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Color Filter Array Interpolation Based on Spatial Adaptivity

Dmitriy Paliya , Radu Bilcub , Vladimir Katkovnika , Markku Vehvil? ainenb

a Institute

of Signal Processing, Tampere University of Technology, P.O.Box 553, FIN-33101 Tampere, Finland. e-mail: rstname.lastname@tut.

b Nokia

Research Center, Tampere, Finland. e-mail: rstname.lastname@nokia.com

ABSTRACT

Conventional approach in single-chip digital cameras is a use of color lter arrays (CFA) in order to sample di erent spectral components. Demosaicing algorithms interpolate these data to complete red, green, and blue values for each image pixel, in order to produce an RGB image. In this paper we propose a novel demosaicing algorithm for the Bayer CFA. For the algorithm design we assume that the initial interpolation estimates of color channels contain two additive components: the true values of color intensities and the errors. The errors are considered as an additive noise, and often called as a demosaicing noise, that has to be removed. This noise is not white and strongly depends on the signal. Usually, the intensity of this noise is higher near edges of image details. We use specially designed signal-adaptive lter to remove the interpolation errors. This lter is based on the local polynomial approximation (LPA) and the paradigm of the intersection of con dence intervals (ICI) applied for selection adaptively varying scales (window sizes) of LPA. The LPA-ICI technique is nonlinear and spatially-adaptive with respect to the smoothness and irregularities of the image. The e ciency of the proposed approach is demonstrated by simulation results. Keywords: Bayer pattern, color lter array interpolation, spatially adaptive denoising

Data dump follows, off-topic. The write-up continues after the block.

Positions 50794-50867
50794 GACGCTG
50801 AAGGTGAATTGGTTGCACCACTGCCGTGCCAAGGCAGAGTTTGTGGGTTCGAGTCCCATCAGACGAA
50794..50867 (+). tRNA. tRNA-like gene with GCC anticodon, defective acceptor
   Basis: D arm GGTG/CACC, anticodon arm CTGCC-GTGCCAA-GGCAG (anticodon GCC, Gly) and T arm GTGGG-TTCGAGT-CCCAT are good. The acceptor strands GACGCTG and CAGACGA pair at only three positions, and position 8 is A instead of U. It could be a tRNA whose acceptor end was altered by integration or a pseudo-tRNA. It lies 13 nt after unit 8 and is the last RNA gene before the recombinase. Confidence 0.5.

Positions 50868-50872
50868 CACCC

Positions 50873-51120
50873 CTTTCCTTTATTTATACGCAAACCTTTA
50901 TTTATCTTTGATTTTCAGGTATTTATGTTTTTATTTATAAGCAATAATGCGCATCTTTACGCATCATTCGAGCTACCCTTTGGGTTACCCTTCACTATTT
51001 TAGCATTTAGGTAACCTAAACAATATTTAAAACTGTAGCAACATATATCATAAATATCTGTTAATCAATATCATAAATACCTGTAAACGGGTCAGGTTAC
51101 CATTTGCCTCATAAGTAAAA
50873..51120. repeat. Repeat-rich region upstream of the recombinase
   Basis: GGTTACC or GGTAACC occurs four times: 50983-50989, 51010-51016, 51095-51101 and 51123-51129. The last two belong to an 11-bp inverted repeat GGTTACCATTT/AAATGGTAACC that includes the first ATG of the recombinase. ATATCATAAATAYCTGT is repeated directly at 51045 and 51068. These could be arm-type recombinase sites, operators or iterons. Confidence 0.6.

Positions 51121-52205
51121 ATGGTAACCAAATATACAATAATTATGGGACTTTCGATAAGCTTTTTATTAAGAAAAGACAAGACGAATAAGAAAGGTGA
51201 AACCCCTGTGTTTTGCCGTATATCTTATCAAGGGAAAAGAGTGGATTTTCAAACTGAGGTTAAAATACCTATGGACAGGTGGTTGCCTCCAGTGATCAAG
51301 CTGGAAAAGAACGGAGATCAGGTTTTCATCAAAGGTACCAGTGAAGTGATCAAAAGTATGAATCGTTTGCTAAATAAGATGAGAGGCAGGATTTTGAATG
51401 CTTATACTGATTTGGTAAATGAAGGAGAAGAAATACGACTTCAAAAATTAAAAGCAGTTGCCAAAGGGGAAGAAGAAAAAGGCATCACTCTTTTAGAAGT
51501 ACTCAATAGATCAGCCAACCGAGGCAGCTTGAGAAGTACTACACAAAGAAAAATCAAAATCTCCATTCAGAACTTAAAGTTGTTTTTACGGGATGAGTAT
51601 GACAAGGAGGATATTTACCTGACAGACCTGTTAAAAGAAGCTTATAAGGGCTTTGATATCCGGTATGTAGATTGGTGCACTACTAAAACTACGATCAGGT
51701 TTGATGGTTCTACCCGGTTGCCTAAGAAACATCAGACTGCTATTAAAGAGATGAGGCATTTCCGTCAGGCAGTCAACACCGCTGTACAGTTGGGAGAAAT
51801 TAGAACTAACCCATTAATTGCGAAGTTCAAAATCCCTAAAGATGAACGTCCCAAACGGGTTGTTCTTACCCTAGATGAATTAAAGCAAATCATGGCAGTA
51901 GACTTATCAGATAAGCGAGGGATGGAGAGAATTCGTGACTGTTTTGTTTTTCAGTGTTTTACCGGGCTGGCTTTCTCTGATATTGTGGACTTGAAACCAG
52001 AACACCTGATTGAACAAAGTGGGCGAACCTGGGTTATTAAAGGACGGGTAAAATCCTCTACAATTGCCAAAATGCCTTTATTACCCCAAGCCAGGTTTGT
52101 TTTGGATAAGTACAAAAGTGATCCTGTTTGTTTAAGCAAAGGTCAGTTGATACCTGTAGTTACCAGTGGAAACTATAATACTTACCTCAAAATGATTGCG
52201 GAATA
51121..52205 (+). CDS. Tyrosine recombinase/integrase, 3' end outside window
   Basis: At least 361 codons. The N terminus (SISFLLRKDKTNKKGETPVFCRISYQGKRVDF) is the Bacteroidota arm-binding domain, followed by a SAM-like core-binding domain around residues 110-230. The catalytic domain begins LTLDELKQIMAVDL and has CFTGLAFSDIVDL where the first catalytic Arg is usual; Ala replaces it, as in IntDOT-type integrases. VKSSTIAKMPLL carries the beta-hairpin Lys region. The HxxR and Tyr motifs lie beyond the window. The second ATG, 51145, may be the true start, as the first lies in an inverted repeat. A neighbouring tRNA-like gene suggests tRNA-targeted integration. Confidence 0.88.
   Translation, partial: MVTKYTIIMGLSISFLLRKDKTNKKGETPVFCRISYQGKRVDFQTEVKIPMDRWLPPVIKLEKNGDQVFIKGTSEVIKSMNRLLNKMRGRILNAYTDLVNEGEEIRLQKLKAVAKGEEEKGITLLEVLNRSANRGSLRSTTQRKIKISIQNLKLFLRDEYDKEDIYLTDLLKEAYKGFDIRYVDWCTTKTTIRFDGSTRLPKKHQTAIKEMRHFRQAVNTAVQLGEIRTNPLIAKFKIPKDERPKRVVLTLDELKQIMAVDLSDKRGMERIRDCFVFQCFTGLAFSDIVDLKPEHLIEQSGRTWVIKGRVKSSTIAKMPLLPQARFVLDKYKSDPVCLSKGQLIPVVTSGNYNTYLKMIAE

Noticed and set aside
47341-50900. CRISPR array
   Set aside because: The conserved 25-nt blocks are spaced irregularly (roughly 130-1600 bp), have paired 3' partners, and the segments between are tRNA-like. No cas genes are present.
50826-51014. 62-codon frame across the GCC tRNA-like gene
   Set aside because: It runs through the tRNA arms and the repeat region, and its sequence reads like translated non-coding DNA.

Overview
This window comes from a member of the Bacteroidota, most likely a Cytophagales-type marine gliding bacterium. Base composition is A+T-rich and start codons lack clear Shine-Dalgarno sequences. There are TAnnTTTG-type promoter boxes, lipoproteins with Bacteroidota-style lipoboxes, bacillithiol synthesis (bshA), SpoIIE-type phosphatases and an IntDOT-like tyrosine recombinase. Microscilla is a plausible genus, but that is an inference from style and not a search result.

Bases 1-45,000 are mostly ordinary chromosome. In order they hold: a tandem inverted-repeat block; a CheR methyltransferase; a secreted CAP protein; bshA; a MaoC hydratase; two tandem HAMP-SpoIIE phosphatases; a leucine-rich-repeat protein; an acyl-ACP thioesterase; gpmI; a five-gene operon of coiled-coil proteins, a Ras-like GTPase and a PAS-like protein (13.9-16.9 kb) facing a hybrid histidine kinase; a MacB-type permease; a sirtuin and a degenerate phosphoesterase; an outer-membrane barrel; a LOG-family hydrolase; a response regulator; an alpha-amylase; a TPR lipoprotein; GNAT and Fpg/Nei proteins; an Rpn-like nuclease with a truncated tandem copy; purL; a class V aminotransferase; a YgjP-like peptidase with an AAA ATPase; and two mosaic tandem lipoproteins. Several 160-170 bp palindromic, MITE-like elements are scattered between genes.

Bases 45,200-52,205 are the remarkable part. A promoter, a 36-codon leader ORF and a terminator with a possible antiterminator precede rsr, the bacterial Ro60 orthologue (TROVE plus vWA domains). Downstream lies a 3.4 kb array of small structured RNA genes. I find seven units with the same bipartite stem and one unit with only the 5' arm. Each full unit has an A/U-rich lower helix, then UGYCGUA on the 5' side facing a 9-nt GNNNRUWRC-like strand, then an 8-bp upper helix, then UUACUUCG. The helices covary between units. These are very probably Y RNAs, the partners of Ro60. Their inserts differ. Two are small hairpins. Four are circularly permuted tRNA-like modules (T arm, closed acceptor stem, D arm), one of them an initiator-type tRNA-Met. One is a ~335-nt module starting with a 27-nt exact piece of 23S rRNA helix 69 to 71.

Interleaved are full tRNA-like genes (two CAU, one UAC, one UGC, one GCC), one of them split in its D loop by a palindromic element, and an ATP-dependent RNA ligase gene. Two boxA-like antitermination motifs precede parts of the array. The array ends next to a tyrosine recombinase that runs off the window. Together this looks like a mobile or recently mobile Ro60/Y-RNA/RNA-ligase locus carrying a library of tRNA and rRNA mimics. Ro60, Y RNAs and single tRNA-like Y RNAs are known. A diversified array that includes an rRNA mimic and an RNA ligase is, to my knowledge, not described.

1. INTRODUCTION

The common approach in single-chip digital cameras is a use of CFA to sample di erent spectral components like red, green, and blue. The Bayer CFA patented in 19761 is widely exploited today (see Fig.1). Demosaicing algorithm interpolates sets of complete red, green, and blue values for each pixel, to make an RGB image. Independent interpolation of color channels usually leads to drastic color distortions. The way how produce e ectively a joint color interpolation plays a crucial role for demosaicing. The modern e cient algorithms exploit two main facts. The rst is that for natural images there is a high correlation between the red, green, and blue channels. As a result all three color channels are very likely to have the same texture and edge locations. The second fact is that digital cameras use the CFA in which the luminance (green) channel is sampled at the higher rate than the chrominance (red and blue) channels. Therefore, the green channel is less likely to be aliased, and details are preserved better in the green channel than in the red and blue channels2 :

1.1. Correlation models

There are two basic interplane correlation models in the literature: the color di erence rule4 ; 5 and the color ratio rule6 ; 7 : The rst model asserts that intensity di erences between red, green, and blue channels are slowly varying, that is the di erences between color channels are locally nearly-constant3 ; 4 ; 5 ; 8 ; 9 ; 10 ; 11 ; 12 ; 13 ; 14 : Thus, they contain low-frequency components only, making the interpolation using the color di erences easier10 : The second correlation model is based on the assumption that the ratios between colors are constant over some local regions6 ; 7 : This hypothesis follows from the Lambert's law that if two colors have equal chrominance then the ratios between the intensities of three color components are equal10 : According to this model, the intensity of each color channel is calculated as a projection of the normal vector to the object surface onto the

Figure 1. Bayer color lter array.

light source direction, multiplied by the surface albedo. The albedo captures the characteristics of the object's material, and is di erent for each of the spectral channels. It is assumed that the material, and therefore the albedo, are locally the same within the given object in the image. The rst di erence-based correlation model is found to be more e cient than the ratio-based model and, therefore, exploited more often in practice. Moreover, the color-di erence rule can be implemented with a lower computational cost and better ts linear interpolation models8 :